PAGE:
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“Who, being in very nature God, did not consider equality with God something to be used to his own advantage; rather, he made himself nothing by taking the very nature of a servant, being made in human likeness.” (Php. 2:7-8, NIV)

With these words the apostle Paul exhorts Christians to humility after the example of Christ.  He who was highest made Himself lowest for us.  Though humanity is the pinnacle of God’s creatures, made in His image, in comparison with the glory of God we are nothing.  But God the Son eschewed the privileges of divinity to become man for our salvation.

Such was the advent of the King of Kings, which those wise men followed the star to see two millennia ago.  At epiphany we remember their coming, noble guests from far away who journeyed to see the newborn king.  But, for us, epiphany is richer because we know the story of this great king.

In the passage from Philippians, Paul goes on to describe the depths of Christ’s humility, that He died on the cross–a death which, like His incarnation, was for us.  Having humbled Himself so far in obedience to the Father, having done obedience to cover our disobedience, He has been exalted:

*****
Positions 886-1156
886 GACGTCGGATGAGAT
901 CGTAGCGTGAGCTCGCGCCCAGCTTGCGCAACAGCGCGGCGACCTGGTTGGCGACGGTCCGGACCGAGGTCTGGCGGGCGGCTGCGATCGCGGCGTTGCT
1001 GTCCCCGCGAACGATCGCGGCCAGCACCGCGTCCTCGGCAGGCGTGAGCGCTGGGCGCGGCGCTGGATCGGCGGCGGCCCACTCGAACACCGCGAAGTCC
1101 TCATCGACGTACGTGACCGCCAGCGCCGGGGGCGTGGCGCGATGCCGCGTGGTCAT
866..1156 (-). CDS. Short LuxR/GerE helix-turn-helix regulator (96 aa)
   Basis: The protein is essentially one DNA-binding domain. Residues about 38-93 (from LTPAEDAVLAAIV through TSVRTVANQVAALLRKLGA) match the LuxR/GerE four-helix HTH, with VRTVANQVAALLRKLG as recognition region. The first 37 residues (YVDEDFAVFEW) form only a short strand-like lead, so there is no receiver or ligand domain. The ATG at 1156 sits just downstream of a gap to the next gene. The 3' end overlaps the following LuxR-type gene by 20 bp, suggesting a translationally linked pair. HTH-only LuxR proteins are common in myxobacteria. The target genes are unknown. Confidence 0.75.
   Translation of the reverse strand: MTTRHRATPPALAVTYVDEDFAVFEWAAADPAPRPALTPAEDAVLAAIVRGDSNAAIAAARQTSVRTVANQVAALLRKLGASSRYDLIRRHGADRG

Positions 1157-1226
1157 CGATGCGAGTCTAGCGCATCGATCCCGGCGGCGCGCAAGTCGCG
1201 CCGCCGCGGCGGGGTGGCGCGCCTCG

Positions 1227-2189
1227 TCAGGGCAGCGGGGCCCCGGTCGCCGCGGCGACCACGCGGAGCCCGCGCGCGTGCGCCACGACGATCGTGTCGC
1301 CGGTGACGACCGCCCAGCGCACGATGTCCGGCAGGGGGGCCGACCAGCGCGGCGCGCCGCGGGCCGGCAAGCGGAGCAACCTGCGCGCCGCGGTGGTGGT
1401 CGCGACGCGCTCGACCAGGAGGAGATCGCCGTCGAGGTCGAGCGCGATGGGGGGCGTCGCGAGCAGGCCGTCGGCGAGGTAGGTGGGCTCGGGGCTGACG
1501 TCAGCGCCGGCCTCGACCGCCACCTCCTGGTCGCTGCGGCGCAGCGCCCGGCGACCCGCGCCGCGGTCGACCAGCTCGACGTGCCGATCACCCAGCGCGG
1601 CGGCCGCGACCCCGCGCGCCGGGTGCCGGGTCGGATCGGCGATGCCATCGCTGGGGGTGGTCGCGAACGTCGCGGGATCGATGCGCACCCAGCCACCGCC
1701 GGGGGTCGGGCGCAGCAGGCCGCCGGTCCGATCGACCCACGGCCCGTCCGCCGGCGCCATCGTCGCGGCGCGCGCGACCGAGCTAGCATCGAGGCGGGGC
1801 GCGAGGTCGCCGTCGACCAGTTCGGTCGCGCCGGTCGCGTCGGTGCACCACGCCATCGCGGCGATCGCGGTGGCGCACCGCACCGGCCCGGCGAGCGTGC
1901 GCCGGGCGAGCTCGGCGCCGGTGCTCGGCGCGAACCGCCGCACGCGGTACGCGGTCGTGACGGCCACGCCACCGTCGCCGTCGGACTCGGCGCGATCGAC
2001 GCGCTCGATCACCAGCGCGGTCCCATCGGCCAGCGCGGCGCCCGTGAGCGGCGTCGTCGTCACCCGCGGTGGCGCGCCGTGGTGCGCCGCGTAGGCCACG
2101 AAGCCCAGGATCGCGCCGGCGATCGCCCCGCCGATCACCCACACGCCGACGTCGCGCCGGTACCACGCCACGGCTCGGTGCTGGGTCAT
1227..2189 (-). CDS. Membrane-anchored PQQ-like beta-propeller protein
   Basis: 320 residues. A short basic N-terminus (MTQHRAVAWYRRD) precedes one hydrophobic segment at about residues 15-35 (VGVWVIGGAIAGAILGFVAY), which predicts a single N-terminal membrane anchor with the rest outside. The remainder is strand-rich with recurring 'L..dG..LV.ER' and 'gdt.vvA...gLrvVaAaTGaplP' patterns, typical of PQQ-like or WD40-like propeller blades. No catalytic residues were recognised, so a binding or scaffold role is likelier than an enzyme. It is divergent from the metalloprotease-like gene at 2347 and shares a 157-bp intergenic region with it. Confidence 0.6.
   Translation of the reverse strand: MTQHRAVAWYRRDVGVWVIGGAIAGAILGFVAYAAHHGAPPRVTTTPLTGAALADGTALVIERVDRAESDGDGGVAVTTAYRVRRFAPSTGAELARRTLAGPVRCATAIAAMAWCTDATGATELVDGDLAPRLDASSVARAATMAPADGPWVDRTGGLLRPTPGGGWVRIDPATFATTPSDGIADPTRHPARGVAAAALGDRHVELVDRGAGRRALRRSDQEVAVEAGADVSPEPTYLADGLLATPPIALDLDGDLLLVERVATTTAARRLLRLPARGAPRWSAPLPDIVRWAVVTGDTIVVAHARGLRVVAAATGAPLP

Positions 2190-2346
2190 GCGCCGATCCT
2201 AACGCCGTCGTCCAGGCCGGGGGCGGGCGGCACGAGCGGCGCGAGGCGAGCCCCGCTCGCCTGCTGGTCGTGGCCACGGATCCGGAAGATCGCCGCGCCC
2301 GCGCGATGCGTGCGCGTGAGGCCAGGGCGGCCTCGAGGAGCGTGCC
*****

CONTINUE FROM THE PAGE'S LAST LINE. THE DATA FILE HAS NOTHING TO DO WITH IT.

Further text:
“Therefore God exalted him to the highest place and gave him the name that is above every name, that at the name of Jesus every knee should bow, in heaven and on earth and under the earth, and every tongue acknowledge that Jesus Christ is Lord, to the glory of God the Father.” (vv.9-11, NIV)

Epiphany is richer for us because the newborn king lived a human life, died for our sins, and has been exalted on high.  He sits enthroned above, and reigns forever and ever.  He has gone from the manger to the cross, to the tomb, to rise again, to glory.  We will not find Him in a stable, but at the right hand of God the Father; and, sooner or later, everyone will acknowledge the lordship of Jesus Christ.

That is the invitation of epiphany: to bow and confess that Jesus Christ is Lord, giving glory to God the Father.  For Christians today it is a joyous thing, because it reminds us that we have hope and confidence in this dark world, hope in the face of adversity, confidence against every setback, joy in the certain triumph of Christ our Lord.

And for everyone it is an invitation.  You were made to worship God.  Christ has triumphed over sin and death; in Him you may be brought back to God, made whole, and restored to your vocation of worship.  Come to the King.

Come and worship Him.

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